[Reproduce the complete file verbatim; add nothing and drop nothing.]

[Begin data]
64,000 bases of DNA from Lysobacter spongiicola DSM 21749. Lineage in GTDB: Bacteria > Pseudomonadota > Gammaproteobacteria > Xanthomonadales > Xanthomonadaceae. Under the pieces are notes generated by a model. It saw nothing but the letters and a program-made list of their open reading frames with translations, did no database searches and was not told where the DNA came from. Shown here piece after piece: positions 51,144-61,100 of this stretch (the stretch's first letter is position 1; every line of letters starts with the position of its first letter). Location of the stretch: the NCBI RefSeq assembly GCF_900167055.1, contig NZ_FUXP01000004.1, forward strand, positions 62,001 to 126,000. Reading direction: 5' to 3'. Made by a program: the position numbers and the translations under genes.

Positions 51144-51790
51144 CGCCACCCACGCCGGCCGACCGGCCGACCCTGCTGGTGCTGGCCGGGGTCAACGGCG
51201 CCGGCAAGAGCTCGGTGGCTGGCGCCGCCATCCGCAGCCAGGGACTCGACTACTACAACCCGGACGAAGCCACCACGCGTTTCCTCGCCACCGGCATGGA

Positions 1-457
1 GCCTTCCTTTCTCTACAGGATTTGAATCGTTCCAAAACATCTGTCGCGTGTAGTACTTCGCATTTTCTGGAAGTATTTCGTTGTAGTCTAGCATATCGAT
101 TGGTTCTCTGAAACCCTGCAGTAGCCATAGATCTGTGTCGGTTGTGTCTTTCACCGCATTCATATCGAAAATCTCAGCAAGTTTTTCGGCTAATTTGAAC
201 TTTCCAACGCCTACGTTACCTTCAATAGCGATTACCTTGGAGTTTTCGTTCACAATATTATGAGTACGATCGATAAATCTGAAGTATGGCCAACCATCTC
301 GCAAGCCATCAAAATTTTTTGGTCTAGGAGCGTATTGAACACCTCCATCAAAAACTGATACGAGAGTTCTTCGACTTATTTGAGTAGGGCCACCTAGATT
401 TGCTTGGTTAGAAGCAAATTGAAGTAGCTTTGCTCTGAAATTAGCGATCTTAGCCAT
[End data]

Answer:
64,000 bases of DNA from Lysobacter spongiicola DSM 21749. Lineage in GTDB: Bacteria > Pseudomonadota > Gammaproteobacteria > Xanthomonadales > Xanthomonadaceae. Under the pieces are notes generated by a model. It saw nothing but the letters and a program-made list of their open reading frames with translations, did no database searches and was not told where the DNA came from. Shown here piece after piece: positions 51,144-61,100 of this stretch (the stretch's first letter is position 1; every line of letters starts with the position of its first letter). Location of the stretch: the NCBI RefSeq assembly GCF_900167055.1, contig NZ_FUXP01000004.1, forward strand, positions 62,001 to 126,000. Reading direction: 5' to 3'. Made by a program: the position numbers and the translations under genes.

Positions 51144-51790
51144 CGCCACCCACGCCGGCCGACCGGCCGACCCTGCTGGTGCTGGCCGGGGTCAACGGCG
51201 CCGGCAAGAGCTCGGTGGCTGGCGCCGCCATCCGCAGCCAGGGACTCGACTACTACAACCCGGACGAAGCCACCACGCGTTTCCTCGCCACCGGCATGGA

Positions 1-457
1 GCCTTCCTTTCTCTACAGGATTTGAATCGTTCCAAAACATCTGTCGCGTGTAGTACTTCGCATTTTCTGGAAGTATTTCGTTGTAGTCTAGCATATCGAT
101 TGGTTCTCTGAAACCCTGCAGTAGCCATAGATCTGTGTCGGTTGTGTCTTTCACCGCATTCATATCGAAAATCTCAGCAAGTTTTTCGGCTAATTTGAAC
201 TTTCCAACGCCTACGTTACCTTCAATAGCGATTACCTTGGAGTTTTCGTTCACAATATTATGAGTACGATCGATAAATCTGAAGTATGGCCAACCATCTC
301 GCAAGCCATCAAAATTTTTTGGTCTAGGAGCGTATTGAACACCTCCATCAAAAACTGATACGAGAGTTCTTCGACTTATTTGAGTAGGGCCACCTAGATT
401 TGCTTGGTTAGAAGCAAATTGAAGTAGCTTTGCTCTGAAATTAGCGATCTTAGCCAT